Jessi:
Yeah. And I think it's really comforting to them too. Often I think that there's this pool to be accommodating and to hop on a sales call. And when someone asks what's your process or how would we work together, there's this, this desire sometimes to just say, you know, however you work, I'll fit into your process. I will make it work. But what you're doing then is setting yourself up for working in a thousand different ways. And trying to fit into a thousand different processes. And I think that the clients or potential clients that you're talking to really appreciate knowing that you have a process that you have those boundaries in place. And so you start those conversations early and then they get reinforced when you send that contract. And again, like we said earlier, please have a contract, a lot of content creators, a lot of creatives start off without having a contract. It's a sort of gentleman's agreement. I kind of hate that phrase, but-

Marie:
it's a handshake agreement, right?

Jessi:
Yeah. Thank you. Thank you. It's an informal handshake agreement of, you know, this is what we're doing and this is how we're paying you. And it allows for situations like the one we talked about at the beginning of the episode, where all of a sudden someone stopped paying us and there was, we had no recourse. There was nothing we could do about that.

Marie:
Right. I mean, sure. You can take things to small claims court, but they're counting on you deciding it's not worth your time and often it isn't so contracts. If you do not have a contract in place, this is for every one. Everyone please run. Do not walk to destination legal.
Sarah Waldbuesser is our friend. And we have worked with her. We've purchased contract templates from her before. She is an attorney. I'm making a big plug for Sarah here. Cause she's great. Yeah. So we've purchased contract templates from her before. We've hired her for some support and if we needed some kind of specialty contracts, we've even hired her for trademarking. Can't say enough wonderful things about Sarah, Destination Legal. We will put a link in the show notes so that you can go straight there and get everything you need.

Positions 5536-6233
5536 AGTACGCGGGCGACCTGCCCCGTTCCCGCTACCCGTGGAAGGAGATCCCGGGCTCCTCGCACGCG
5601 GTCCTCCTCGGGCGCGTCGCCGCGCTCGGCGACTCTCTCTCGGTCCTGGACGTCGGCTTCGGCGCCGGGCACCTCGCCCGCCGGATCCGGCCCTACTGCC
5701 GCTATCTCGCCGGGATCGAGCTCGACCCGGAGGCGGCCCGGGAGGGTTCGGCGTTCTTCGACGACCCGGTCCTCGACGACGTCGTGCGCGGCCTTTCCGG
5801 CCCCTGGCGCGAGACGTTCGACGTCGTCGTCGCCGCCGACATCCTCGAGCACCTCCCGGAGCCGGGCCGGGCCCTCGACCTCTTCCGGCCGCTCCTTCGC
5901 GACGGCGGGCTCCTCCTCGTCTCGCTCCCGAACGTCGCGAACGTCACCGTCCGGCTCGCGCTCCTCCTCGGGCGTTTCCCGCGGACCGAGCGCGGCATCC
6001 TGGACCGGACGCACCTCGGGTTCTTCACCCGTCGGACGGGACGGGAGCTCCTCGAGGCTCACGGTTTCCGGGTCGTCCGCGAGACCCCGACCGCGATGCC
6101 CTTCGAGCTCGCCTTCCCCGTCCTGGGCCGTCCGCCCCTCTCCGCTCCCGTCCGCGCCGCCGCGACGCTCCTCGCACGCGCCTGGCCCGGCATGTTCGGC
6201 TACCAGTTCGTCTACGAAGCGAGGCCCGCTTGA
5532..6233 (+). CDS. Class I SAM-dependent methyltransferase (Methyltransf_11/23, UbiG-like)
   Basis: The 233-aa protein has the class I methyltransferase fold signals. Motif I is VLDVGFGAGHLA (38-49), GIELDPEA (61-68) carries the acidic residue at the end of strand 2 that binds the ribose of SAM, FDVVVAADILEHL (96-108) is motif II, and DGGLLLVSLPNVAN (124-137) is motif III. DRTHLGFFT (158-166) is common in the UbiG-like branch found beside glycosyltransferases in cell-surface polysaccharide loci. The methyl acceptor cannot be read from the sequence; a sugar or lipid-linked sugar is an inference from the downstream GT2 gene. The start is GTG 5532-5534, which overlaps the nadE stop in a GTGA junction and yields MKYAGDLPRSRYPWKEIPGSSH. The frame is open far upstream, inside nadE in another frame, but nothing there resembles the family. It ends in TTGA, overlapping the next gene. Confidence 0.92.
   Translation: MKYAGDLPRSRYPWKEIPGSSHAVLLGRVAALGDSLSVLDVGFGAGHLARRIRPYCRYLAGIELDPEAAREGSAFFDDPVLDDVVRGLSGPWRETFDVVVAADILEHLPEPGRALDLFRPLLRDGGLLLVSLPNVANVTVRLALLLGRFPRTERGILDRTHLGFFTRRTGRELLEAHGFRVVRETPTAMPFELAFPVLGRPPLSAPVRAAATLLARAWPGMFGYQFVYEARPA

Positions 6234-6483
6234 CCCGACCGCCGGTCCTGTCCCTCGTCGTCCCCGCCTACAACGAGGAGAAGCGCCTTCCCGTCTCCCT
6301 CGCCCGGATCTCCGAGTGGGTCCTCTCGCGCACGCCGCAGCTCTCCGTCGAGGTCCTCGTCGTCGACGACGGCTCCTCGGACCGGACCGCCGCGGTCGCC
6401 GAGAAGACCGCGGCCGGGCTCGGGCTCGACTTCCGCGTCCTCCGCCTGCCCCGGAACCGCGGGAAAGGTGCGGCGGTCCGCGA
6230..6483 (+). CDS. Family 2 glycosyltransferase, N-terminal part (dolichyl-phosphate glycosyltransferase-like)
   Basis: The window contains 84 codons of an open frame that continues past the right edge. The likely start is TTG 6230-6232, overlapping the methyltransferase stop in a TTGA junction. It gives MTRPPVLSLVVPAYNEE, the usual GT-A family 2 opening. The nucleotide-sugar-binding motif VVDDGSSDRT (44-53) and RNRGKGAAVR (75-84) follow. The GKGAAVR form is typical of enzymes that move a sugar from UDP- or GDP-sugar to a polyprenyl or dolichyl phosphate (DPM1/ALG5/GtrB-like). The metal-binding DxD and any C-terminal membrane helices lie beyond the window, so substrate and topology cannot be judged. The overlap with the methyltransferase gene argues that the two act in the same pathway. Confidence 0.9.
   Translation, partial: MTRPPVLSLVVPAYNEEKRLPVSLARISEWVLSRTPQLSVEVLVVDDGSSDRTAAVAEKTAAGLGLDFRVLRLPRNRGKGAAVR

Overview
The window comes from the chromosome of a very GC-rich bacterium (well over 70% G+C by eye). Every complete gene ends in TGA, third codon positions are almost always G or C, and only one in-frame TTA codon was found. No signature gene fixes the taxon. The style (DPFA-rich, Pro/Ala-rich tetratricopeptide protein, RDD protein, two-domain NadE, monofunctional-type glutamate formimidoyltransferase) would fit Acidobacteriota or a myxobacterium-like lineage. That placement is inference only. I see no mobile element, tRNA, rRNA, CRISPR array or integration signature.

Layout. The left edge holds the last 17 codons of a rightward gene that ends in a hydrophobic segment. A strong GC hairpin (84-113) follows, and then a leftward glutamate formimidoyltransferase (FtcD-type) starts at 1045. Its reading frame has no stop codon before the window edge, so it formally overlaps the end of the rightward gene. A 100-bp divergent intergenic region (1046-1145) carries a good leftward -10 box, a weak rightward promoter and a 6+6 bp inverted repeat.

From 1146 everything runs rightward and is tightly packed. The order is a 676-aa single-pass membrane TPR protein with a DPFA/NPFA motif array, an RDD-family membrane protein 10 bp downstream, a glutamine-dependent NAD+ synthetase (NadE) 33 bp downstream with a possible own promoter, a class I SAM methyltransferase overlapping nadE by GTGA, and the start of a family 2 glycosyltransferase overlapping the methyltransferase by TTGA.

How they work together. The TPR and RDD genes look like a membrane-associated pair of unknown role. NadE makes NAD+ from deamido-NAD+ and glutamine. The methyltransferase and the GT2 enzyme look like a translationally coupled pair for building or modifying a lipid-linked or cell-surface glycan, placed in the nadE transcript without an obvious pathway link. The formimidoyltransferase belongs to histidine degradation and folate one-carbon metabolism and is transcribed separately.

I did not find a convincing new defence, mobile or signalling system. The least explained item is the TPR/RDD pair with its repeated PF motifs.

Jessi:
Yeah. Yeah. And the good news is you really don't need to have like a completely different contract for every single client. You have a base framework of a contract and you swap in whatever the service is. And you know, Sarah will take you through all of the actual, you know, nuts and bolts of it. But, it's a simple thing. That's not hard to implement. And once it is there, it feels so much better because you are protected. Your client feels better because it feels like more of an official relationship, feels less like a freelancer relationship.
That's based on that sort of a handshake agreement. And anytime that those boundaries are overstepped, you can begin that conversation in a really not- it's a non-confrontational way to say, Hey, just a reminder, this is what you agreed to in the contract to just reinforce those boundaries. And it doesn't have to turn into an argument or anything like that.
There's no risk of them being able to say, Oh, well you never said that. And you say, well, yes I did. And then it just becomes the back and forth because you can say you signed this contract. This is what's in the contract.

Marie:
Yep. Exactly. So if you take literally nothing away else, otherwise from this episode than that, that's great. I mean, I'm very happy that you're going to protect yourself in the contract. I do want to make a quick note just on rigidity and compromise and the graceful process of evaluating when it makes sense. To be on the rigidity side of things and the compromise side of things. And that is, you know, we've been talking about boundaries and some people, ah myself type A type person, I'm like, I hear some rules and I'm like, okay, those are the rules. And that's the way it is. And like that doesn't always serve us. When we have a boundary, we may decide to be flexible with it, but we need to just make sure we're doing so for the right reasons. We're not doing it because we're afraid that we're never going to get another client or, you know, we're afraid that I don't know, they're not going to like us anymore.